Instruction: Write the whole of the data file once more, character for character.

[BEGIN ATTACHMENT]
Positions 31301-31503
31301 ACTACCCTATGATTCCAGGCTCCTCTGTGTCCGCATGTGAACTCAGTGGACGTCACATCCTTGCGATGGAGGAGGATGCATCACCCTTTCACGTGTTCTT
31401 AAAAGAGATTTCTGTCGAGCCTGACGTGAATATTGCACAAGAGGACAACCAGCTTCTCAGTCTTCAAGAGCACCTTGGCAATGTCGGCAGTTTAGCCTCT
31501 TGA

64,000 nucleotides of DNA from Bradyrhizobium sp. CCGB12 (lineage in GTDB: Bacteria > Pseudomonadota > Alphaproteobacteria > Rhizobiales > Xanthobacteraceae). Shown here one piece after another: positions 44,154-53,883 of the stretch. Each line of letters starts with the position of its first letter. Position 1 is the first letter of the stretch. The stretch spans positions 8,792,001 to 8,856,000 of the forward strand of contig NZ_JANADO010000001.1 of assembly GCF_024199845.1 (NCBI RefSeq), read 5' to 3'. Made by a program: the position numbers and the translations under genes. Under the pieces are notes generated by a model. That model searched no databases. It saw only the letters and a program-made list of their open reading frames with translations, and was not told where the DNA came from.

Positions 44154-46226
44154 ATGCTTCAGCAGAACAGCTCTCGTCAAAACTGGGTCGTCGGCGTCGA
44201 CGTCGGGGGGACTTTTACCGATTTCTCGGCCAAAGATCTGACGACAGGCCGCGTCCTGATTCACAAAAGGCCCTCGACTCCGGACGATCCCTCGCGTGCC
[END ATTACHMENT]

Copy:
Positions 31301-31503
31301 ACTACCCTATGATTCCAGGCTCCTCTGTGTCCGCATGTGAACTCAGTGGACGTCACATCCTTGCGATGGAGGAGGATGCATCACCCTTTCACGTGTTCTT
31401 AAAAGAGATTTCTGTCGAGCCTGACGTGAATATTGCACAAGAGGACAACCAGCTTCTCAGTCTTCAAGAGCACCTTGGCAATGTCGGCAGTTTAGCCTCT
31501 TGA

64,000 nucleotides of DNA from Bradyrhizobium sp. CCGB12 (lineage in GTDB: Bacteria > Pseudomonadota > Alphaproteobacteria > Rhizobiales > Xanthobacteraceae). Shown here one piece after another: positions 44,154-53,883 of the stretch. Each line of letters starts with the position of its first letter. Position 1 is the first letter of the stretch. The stretch spans positions 8,792,001 to 8,856,000 of the forward strand of contig NZ_JANADO010000001.1 of assembly GCF_024199845.1 (NCBI RefSeq), read 5' to 3'. Made by a program: the position numbers and the translations under genes. Under the pieces are notes generated by a model. That model searched no databases. It saw only the letters and a program-made list of their open reading frames with translations, and was not told where the DNA came from.

Positions 44154-46226
44154 ATGCTTCAGCAGAACAGCTCTCGTCAAAACTGGGTCGTCGGCGTCGA
44201 CGTCGGGGGGACTTTTACCGATTTCTCGGCCAAAGATCTGACGACAGGCCGCGTCCTGATTCACAAAAGGCCCTCGACTCCGGACGATCCCTCGCGTGCC